SkyEye

Perseus

The Champion

Abbreviation: Per
Genitive: Persei

The constellation of Perseus

In Greek mythology, King Cepheus and Queen Cassiopeia of Æthiopia (what we call the Upper Nile region) had a daughter named Andromeda. Cassiopeia boasted that she and her daughter was more beautiful than the Nereids, the sea nymphs who often accompanied Poseiden, god of the seas. As punishment, Poseiden sent a sea monster, Cetus, to ravage the coast of Æthopia. In desperation, Cepheus consulted an oracle who informed him that to appease Poseiden, Cepheus must sacrifice his daughter Andromeda to the sea monster. Thus, Andromeda was stripped naked and chained to the rocks on the coast of the sea. Fortunately for her, Perseus was passing by, having just slain the Gorgon Medusa. He killed the sea monster and set Andromeda free, claiming her as his bride.

Perseus was a demi-god, son of Zeus and the mortal Danaë. He slew Medusa, the only mortal Gorgon, and cut off her head. (Pegasus sprang from the blood of Medusa.) After using the fearsome object in several adventures (including the saving of Andromeda), he gave the head to the goddess Athena who affixed it to her shield.

He was also the legendary founder of the Greek state of Mycenae which figures prominently in the tales of the Trojan War. In addition, the classical hero Heracles (Hercules to the Romans) was both the great-grandson and half-brother of Perseus!

Notable Features

Designation Name Description
Perseids This August meteor shower is perhaps the most famous of them all. The meteors are fast and bright with many leaving trains, producing more colours than any other shower. Comet 109P/Swift-Tuttle is associated with this shower and since its return in 1992, this meteor shower has produced fine spectacles. The radiant is in the northern part of the constellation and is quite high in the sky for northern hemisphere observers.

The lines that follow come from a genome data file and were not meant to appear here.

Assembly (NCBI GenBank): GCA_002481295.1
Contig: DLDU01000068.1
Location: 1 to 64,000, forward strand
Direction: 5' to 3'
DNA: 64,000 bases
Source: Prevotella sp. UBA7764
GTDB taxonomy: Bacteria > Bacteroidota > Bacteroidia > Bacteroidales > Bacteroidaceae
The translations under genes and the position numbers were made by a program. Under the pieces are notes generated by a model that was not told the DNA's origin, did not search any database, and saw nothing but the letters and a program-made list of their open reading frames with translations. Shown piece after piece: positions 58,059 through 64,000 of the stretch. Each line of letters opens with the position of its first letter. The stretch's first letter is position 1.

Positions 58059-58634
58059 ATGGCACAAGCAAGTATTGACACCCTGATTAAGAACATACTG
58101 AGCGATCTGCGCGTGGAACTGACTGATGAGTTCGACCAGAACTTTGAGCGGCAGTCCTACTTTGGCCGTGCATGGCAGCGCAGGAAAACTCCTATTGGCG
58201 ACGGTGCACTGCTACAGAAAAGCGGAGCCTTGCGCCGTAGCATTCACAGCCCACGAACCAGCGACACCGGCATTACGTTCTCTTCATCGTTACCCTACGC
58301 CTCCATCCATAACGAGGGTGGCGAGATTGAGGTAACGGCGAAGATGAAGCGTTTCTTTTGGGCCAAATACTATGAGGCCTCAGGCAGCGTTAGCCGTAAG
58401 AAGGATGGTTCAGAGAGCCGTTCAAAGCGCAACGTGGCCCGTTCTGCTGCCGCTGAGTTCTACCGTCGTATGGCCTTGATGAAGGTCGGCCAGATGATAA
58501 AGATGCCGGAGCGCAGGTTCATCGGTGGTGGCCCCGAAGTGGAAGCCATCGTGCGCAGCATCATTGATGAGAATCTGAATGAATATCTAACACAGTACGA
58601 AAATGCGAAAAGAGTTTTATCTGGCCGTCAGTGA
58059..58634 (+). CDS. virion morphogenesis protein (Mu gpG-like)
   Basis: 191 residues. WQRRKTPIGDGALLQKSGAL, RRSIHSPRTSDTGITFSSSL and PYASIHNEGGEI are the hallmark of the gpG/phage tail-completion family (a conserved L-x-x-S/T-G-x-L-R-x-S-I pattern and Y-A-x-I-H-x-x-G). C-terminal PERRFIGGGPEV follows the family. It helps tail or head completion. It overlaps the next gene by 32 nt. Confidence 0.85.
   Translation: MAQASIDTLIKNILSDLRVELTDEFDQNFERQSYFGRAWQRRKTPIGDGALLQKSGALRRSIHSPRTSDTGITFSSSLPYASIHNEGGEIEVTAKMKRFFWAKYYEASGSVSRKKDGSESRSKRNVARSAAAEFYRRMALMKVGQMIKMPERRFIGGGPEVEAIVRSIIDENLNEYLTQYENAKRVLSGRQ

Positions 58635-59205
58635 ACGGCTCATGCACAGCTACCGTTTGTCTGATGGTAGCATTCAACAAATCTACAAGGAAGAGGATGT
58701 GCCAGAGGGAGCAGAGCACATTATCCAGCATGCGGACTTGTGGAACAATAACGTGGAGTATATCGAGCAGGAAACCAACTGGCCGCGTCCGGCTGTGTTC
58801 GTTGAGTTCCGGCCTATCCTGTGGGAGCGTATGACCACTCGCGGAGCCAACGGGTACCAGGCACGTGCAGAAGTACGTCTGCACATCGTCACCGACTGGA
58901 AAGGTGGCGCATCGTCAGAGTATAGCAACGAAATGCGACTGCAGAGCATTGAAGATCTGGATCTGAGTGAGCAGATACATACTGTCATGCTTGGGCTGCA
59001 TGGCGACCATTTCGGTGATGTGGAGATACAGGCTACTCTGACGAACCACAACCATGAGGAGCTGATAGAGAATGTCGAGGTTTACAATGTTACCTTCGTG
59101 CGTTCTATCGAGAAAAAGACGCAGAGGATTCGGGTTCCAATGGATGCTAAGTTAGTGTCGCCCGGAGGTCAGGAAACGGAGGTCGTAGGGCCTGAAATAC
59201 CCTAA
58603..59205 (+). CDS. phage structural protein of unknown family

α Per Mirfak
β Per Algol Algol means 'the demon's head' and represents the head of the Medusa. It is the prototype Algol eclipsing binary variable star and its varying magnitude is easily observable with the naked eye.
ξ Per Menkib
ο Per Atik In the past, the name Atik has sometimes been assigned to ζ Per.
M34 Optical aids are necessary in order to observe this open star cluster.
M76 Butterfly Nebula, Little Dumbbell Nebula This planetary nebula may be the faintest and most difficult object in Messier's list to observe.
C14 Double Cluster Situated near the star χ Per, this object is actually two open star clusters and a beautiful site through binoculers. The cluster is also popularly known as h and χ Persei.
C24 This object, a Seyfert galaxy, is situated near the centre of the Perseus Cluster of galaxies. A medium-size telescope is necessary to observe it.
Cr 39 α Persei Cluster The star α Per is the brightest member of this open cluster of stars.